Digital Menus Drive Data Center Growth
August 2nd, 2010 By: Rich Miller
You know those digital signs that display menus for burgers and breakfast sandwiches at your local fast flood restaurant? There’s a data center supporting them.
Internet video specialist STRATACACHE said today that it has acquired a hardened data center facility in the Dayton, Ohio metro region. The company, which provides digital signage, says it will invest $3.25 million in the 10,000 square foot facility.
It will also provide expanded of services for several STRATACACHE customers that are among the world’s largest digital media networks. The company hosts more than 10,000 digital menu boards for the “quick service restaurant” industry. These digital menus support quick pricing changes, but also enable updates to comply with local laws on food labeling.
STRATACACHE says its new facility will be able to house up to 2,000 of its ActiVia servers that support digital signage.
“Within the last three years we’ve experienced heightened customer demand for managed digital media services as part of our digital signage/digital media practice,” said Chris Riegel, CEO of STRATACACHE. “This new facility will expand our ability to fulfill clients’ requirements for world-class services. Our customers are evolving from one to 10, and even 200, digital media devices per store and each device requires ongoing managed services to achieve their mission.”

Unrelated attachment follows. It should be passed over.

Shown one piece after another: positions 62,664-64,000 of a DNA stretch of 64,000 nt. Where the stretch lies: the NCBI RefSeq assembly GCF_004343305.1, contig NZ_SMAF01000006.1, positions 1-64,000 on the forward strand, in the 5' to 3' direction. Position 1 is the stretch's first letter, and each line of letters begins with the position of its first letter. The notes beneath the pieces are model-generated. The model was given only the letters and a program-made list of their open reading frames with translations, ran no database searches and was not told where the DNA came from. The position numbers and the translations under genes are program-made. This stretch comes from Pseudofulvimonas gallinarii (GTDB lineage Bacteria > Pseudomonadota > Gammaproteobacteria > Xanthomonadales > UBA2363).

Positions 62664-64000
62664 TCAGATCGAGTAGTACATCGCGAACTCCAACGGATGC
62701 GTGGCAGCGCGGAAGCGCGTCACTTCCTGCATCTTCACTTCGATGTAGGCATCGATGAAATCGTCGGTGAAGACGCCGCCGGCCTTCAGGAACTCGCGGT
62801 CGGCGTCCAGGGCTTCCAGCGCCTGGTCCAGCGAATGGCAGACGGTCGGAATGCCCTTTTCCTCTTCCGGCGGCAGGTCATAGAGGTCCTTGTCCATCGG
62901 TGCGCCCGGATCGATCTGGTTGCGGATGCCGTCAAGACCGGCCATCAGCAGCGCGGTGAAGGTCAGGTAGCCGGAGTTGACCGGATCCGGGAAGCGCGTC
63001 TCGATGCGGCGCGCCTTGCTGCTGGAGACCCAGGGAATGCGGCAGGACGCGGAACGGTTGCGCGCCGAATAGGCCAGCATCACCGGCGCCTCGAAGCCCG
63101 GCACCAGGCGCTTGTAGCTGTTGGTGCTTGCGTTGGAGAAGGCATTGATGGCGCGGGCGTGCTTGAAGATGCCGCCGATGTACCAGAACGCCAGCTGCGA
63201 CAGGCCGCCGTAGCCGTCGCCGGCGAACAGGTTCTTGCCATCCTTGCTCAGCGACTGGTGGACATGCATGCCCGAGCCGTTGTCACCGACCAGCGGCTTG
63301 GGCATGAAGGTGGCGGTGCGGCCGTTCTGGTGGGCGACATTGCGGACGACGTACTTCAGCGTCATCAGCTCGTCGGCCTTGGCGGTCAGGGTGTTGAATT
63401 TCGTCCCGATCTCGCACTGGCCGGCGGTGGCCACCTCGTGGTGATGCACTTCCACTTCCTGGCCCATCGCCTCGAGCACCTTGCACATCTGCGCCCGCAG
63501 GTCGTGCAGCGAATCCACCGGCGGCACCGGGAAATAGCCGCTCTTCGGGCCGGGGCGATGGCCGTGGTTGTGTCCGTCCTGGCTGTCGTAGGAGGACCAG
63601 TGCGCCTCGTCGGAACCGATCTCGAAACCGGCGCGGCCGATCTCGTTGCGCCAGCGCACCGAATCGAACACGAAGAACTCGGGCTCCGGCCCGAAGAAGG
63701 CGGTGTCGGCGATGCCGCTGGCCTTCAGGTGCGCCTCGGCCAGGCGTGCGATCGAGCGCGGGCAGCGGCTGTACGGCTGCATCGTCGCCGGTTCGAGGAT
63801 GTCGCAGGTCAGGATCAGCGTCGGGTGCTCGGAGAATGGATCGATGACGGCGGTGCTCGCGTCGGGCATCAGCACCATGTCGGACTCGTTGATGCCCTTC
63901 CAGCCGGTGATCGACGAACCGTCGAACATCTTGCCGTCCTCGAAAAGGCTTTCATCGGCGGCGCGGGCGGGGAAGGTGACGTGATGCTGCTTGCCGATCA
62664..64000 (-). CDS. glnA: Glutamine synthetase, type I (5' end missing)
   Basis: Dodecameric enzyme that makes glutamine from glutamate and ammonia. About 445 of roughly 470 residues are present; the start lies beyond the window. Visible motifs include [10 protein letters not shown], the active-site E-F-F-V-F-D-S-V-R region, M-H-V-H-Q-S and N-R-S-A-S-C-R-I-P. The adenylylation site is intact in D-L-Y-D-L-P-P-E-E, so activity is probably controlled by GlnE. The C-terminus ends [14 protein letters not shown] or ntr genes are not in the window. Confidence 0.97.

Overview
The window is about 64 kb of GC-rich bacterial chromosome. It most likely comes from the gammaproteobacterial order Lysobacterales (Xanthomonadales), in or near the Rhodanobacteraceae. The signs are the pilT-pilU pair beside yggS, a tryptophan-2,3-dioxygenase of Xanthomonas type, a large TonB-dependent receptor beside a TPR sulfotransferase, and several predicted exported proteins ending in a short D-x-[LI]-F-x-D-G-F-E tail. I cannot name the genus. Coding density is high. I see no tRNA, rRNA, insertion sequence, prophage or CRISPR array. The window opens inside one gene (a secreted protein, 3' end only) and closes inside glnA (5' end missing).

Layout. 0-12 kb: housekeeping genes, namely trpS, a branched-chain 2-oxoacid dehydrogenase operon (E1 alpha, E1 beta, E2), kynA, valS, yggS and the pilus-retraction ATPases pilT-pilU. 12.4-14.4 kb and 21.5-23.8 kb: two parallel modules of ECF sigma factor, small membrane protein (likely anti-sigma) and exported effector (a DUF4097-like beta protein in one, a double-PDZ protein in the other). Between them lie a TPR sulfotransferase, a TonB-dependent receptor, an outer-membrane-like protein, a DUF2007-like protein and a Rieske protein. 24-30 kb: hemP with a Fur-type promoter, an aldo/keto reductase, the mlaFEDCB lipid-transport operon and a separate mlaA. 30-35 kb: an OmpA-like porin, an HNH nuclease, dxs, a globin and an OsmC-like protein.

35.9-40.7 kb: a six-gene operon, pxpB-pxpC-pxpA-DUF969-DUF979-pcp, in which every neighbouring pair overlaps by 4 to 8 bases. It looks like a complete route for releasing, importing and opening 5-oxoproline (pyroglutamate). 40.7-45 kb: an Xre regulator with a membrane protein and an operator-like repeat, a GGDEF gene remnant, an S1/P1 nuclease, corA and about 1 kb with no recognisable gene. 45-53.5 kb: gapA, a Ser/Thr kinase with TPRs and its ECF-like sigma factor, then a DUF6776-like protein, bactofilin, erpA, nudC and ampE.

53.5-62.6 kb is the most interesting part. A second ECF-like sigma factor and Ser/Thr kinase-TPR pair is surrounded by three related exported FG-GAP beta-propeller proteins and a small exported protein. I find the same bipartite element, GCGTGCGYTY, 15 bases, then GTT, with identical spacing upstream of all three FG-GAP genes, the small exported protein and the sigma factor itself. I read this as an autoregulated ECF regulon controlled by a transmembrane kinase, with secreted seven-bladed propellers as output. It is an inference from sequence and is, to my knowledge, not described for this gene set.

The company didn’t identify the location of the “highly secure” facility within the Dayton marekt, but said the data center would provide redundant data paths, emergency backup power systems, and be controlled by an advanced facility access control system.
“This facility continues to show our dedication to the region and our further investment in building first-class technology and service operations within Dayton,” said Riegel. “Our business continues to grow by ‘outsourcing’ digital signage and digital media technology and system operations for customers from high-cost urban centers around the globe to the highly skilled, but lower cost, Midwestern United States.”